4. Hi Joe and Kait,
    Thanks for the great content. I was wondering, how did you route your sink to your permanent gray water tank?

  5. Hi Joe,

    In regards to your comment about wishing to bring warmer air into your battery box you may wish to consider something like the Airplate A1 by AC Infinity. It is a USB powered cabinet fan designed to cool audio cabinets.

    I used one of these to draw warmer air in the living space of my van into the enclosure under my dinette seat (you can reverse the wires on the motor to draw air in versus expelling air). This keeps this enclosure warmer and prevents the water lines, in the floor under the enclosure, from freezing. I used an inexpensive 12volt to USB adapter to supply power to the Airplate A1. Works great and it comes with an inline switch so you can power the fan off when it is not required.

  6. Hey guys,
    we’ve followed you for some time but don’t recall if any of your videos address our question, which is….now that you’ve been in the full size truck rig for some time, has there been areas you haven’t been able to access due to size? Do you ever wish you had a smaller/nimbler rig? We are asking because we are about to embark on exactly the same style rig as you and, although we have no intention of crazy 4×4, we do want to get to those isolated far away places throughout AZ, NV, CA and CO. We don’t need to get “everywhere” but we also don’t want to be super limited as well, otherwise, what’s the point of having such a killer set up ;)? Also, has the size of your rig ever bothered you in inner cities? Thanks in advance 🙂

    • Hi Clint – Since we live in this full-time, we wouldn’t want our rig to be any smaller. If we were just doing this on a part time basis, we’d probably consider something smaller but our size hasn’t hindered us at all. I think if we did find some places where our size prohibited us from going, we probably wouldn’t want to go down that trail anyway. We don’t have any issues in inner cities and can park virtually anywhere, minus parking garages. We’re no larger than a full-size pick up and you see them everywhere.

  7. Can you comment on the height of your rig as setup? Love the layout of the flatbed models, but it looks like with tire size and the tray height, it may be taller than our garage height of 94”. Also looking at the Fleet flatbed model that seems to be around 5” narrower and 5” shorter but much more limited on payload and capability with possible mid size truck combinations.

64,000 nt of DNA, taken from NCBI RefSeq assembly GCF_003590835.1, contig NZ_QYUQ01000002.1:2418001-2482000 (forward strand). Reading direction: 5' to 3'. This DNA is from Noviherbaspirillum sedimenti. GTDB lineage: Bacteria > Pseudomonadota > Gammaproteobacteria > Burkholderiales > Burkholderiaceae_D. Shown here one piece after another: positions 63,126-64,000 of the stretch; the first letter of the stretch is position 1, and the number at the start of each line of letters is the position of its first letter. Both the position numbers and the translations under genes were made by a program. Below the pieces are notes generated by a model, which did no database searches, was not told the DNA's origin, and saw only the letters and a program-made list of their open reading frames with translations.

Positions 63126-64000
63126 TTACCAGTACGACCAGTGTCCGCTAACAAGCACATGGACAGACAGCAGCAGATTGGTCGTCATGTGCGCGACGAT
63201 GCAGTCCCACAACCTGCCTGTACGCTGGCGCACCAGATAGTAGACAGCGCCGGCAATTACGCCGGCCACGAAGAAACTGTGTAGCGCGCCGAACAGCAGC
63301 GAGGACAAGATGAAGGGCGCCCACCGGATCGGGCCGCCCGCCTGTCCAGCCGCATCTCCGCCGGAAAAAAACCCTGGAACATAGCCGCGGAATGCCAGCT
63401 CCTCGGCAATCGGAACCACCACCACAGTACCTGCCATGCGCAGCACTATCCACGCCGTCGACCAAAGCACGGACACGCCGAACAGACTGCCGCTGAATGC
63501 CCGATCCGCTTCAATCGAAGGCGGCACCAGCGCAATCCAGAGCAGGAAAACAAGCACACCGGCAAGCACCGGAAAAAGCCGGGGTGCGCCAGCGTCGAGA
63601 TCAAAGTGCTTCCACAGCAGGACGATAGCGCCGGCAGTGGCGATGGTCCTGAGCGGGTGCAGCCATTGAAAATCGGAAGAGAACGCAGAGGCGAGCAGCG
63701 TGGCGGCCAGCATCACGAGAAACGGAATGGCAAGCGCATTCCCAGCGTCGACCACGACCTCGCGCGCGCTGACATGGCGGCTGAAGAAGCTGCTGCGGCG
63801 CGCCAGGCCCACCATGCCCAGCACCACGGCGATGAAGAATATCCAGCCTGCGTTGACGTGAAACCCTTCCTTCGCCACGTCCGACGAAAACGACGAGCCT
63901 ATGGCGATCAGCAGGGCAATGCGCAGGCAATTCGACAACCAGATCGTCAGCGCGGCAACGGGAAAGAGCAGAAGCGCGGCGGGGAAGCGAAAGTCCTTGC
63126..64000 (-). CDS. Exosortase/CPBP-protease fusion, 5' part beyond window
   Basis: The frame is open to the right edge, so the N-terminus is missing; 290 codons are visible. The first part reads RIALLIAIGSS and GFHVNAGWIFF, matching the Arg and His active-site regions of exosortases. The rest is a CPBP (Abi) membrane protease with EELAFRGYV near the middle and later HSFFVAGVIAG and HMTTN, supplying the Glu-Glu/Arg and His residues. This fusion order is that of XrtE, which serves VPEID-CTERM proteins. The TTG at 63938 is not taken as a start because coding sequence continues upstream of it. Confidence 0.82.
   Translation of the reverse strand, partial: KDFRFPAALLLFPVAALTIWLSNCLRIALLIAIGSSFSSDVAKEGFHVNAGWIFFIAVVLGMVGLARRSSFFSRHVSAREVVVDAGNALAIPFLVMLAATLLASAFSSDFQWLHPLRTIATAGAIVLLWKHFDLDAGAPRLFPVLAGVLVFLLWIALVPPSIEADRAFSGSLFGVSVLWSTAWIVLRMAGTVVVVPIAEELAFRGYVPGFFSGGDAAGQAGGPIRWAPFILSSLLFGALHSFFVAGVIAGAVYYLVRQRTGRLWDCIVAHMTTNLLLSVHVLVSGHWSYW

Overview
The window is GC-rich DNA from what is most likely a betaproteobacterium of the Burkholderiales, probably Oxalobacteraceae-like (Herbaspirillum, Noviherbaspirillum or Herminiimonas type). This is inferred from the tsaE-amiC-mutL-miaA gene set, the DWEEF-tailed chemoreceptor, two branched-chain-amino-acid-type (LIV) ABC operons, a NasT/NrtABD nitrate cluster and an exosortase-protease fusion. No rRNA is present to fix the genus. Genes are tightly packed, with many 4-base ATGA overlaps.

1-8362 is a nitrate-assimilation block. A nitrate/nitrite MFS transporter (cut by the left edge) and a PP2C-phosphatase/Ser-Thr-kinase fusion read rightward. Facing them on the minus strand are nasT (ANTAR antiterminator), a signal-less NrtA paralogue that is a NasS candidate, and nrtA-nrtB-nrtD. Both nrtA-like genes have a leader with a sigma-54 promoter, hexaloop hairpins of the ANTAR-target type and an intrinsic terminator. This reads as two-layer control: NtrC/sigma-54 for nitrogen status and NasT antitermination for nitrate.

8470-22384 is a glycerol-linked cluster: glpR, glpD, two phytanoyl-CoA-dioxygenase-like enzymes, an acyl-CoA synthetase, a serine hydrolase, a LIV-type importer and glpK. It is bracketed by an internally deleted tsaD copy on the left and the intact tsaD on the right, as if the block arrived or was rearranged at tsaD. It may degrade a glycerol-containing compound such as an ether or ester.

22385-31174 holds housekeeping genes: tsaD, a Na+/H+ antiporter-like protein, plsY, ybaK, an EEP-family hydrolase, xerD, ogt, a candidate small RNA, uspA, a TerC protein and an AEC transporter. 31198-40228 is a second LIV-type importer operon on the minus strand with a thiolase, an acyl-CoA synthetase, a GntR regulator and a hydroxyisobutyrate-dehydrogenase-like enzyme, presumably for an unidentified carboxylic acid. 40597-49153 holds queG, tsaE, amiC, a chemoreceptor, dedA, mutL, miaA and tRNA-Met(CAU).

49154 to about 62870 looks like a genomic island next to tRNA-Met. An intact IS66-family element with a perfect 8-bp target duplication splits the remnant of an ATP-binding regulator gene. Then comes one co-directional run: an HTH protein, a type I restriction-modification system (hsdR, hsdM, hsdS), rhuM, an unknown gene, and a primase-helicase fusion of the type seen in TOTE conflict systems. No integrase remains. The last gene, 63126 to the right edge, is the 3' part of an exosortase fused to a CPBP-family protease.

• We’re about 9-9.5′ tall, but it’s going to be different for each truck because of how it’s set up with suspension, etc. The slide in models sit significantly lower than the flatbeds so you might want to look at a Hawk or Grandby slide in.

  8. I love your Four Wheel Flatbed build. I was wondering if it would fit on a 1st Gen 2006 Toyota Tundra Longbed (6.0′)

    • Hi Rob – the short answer is, yes it can and people have done it. The longer answer is that a Tundra is not designed to carry that much weight and you would be way over the GVWR of the vehicle. The flatbed and camper will add about 2,000 lbs of weight. Then consider a full tank of water, all of your clothes, gear, etc plus your weight and anyone you bring with you and that will add another 1,000 lbs or so. Those who have been successful putting these on Tundras have done a LOT of suspension work for it to carry the load, however that doesn’t take into consideration things like the wheel bearings, driveline, etc that are not spec’d for that amount of load. We’ve also spoken to a few dealers who will not install the flatbed on the Tundra due to liability issues because again, once the camper is on the truck it’s grossly overweight.

  9. Very good. Glad you explained the flatbed details. I don’t see many pickups with flatbeds on the market. Would a stake bed with wood deck work?
    The roads in Central America eat suspensions for breakfast.

    • Robert – most people purchase flat beds specifically for these types of campers. One of the most popular and the option we went with is the Norweld Weekender Deluxe. I would suggest contacting Four Wheel Campers directly to ask about which different bed will work and which won’t. My suggestion is that you consider staying away from a stake bed. They tend to be made out of steel and are extremely heavy. An aluminum bed is a better option and to your point about the suspension, it helps reduce the amount of weight the suspension is having to deal with when going down rough roads.

  10. Hi again Kait & Joe,

    Above in this blog you mention that you replaced your 6 gal FWC default hot water heater for the Truma AquaGo.

    Could you share more as to why you went this route over the other. Pros and Cons of each?